Now entering her second year at UD, Bradley-Lewis combines her love of archaeology with her love of geology by conducting research on Parsons Island in the Chesapeake Bay. On Parsons Island, she works with O’Neal and Darrin Lowery, a geologist and an affiliated professor at UD, who also works as a research associate in archeology at the Smithsonian. Lowery earned his doctorate from UD in 2010, having studied with O’Neal while combining geology and archeology much as Bradley-Lewis is doing today.

Neeshell Bradley-Lewis came to the University of Delaware after graduating from Appalachian State University with degrees in archaeology and geology.
Neeshell Bradley-Lewis came to the University of Delaware after graduating from Appalachian State University with degrees in archaeology and geology.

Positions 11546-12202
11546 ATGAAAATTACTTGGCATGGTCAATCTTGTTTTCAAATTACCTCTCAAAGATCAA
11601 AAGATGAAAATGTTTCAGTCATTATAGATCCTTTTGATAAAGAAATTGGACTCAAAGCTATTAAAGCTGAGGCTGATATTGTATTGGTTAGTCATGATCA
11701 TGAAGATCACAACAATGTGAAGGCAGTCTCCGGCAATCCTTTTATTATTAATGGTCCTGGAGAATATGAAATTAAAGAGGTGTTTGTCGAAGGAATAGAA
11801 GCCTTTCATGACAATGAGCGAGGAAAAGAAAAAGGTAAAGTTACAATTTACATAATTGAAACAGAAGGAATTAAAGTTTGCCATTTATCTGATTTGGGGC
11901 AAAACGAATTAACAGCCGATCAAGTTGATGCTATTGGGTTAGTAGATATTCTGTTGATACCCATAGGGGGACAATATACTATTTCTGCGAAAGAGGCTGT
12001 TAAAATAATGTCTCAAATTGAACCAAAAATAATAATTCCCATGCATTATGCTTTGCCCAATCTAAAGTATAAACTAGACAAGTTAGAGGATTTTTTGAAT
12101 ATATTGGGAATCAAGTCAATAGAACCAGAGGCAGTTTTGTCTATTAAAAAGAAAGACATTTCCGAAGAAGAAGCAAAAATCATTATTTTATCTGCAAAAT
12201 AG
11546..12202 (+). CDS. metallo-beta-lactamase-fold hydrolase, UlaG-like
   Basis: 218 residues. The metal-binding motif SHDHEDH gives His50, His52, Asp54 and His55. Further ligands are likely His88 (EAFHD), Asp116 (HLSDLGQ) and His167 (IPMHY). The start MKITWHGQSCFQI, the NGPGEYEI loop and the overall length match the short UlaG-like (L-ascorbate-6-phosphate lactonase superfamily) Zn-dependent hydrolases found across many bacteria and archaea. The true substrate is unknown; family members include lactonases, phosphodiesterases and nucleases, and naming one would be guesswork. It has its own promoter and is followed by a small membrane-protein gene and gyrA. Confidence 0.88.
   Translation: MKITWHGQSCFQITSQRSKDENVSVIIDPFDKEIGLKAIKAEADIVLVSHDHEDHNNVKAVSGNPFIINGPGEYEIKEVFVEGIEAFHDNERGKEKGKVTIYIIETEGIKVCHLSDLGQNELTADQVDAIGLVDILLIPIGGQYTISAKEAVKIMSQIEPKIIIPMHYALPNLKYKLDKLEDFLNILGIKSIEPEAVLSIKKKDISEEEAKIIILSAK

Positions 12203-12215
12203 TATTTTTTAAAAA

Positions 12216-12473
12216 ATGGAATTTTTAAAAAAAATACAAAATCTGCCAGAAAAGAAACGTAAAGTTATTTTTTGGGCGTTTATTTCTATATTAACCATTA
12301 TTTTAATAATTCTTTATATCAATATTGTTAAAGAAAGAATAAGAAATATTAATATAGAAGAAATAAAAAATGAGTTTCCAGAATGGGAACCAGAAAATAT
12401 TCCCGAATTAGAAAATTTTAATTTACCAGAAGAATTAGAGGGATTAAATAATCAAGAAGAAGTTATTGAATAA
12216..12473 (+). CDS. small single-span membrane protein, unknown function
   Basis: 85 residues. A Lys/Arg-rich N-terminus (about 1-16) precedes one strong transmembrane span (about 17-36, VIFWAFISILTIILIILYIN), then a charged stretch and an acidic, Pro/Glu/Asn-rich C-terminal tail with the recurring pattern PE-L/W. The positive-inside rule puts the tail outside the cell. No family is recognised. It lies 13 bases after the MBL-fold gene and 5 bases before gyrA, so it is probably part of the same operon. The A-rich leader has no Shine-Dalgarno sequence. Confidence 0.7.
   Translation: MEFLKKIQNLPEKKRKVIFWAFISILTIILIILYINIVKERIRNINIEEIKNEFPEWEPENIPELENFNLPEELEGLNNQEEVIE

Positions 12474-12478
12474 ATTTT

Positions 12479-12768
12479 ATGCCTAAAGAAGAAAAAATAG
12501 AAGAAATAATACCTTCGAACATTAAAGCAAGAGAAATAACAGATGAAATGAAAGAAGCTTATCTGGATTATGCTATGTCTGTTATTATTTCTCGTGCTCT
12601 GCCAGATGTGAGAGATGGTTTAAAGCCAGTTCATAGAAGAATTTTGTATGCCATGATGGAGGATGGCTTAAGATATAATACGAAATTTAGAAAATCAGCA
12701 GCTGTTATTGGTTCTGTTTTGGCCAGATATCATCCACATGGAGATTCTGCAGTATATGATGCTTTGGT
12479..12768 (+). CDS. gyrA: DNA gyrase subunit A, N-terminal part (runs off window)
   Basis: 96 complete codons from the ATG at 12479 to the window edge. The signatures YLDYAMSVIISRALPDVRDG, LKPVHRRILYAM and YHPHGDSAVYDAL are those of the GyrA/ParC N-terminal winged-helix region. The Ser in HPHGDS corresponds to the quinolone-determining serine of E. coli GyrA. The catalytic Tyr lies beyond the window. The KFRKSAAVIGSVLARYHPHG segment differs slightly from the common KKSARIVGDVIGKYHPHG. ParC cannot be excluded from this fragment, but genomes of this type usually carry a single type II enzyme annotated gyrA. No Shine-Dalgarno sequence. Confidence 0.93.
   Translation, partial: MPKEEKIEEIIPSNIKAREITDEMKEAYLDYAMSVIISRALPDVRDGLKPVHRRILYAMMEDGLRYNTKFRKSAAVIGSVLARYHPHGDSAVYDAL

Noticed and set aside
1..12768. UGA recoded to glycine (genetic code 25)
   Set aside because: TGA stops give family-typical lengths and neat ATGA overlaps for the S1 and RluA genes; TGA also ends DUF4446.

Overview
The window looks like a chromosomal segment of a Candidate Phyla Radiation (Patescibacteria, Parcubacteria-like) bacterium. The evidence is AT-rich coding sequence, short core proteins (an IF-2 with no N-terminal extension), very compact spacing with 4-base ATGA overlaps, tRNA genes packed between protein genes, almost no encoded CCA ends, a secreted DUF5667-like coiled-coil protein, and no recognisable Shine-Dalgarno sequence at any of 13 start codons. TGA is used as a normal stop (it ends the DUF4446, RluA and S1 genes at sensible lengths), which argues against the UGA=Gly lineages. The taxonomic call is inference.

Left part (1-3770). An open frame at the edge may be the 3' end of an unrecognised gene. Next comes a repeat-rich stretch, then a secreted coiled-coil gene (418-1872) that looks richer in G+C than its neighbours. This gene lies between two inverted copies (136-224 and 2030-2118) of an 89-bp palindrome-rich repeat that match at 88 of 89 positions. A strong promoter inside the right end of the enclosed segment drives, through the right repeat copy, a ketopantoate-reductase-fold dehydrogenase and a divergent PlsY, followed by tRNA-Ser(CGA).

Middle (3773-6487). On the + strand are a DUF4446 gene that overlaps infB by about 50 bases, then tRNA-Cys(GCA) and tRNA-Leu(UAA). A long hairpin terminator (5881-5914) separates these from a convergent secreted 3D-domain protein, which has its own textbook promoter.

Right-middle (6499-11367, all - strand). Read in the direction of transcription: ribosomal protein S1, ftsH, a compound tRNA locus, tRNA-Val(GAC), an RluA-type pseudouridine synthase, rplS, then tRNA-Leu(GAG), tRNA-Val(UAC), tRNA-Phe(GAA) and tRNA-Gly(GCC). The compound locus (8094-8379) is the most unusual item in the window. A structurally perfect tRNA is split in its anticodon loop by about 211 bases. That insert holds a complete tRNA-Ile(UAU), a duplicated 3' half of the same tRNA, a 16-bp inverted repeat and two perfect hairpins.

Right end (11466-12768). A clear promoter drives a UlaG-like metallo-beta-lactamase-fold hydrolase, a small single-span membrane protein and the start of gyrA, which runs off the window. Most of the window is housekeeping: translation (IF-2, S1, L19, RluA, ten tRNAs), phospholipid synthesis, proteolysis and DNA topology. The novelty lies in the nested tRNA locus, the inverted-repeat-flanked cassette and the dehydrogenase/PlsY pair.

“I was joking that when the three of us were standing on the island, I don’t know if there’s ever been that many people who have degrees in archaeology and geology standing in the same place at the same time doing the same project,” said O’Neal. “It is unique to have people who find the cultural side and the artifacts fascinating and also realize that if you’re digging in the earth but you don’t understand the geology as well, you’re really only getting half the story.”

Research focus on the island

Parson’s Island is an unusual site that can provide important information to the regional record. Bradley-Lewis, O’Neal and Lowery are interested in researching two key approaches, one archaeological and one geological.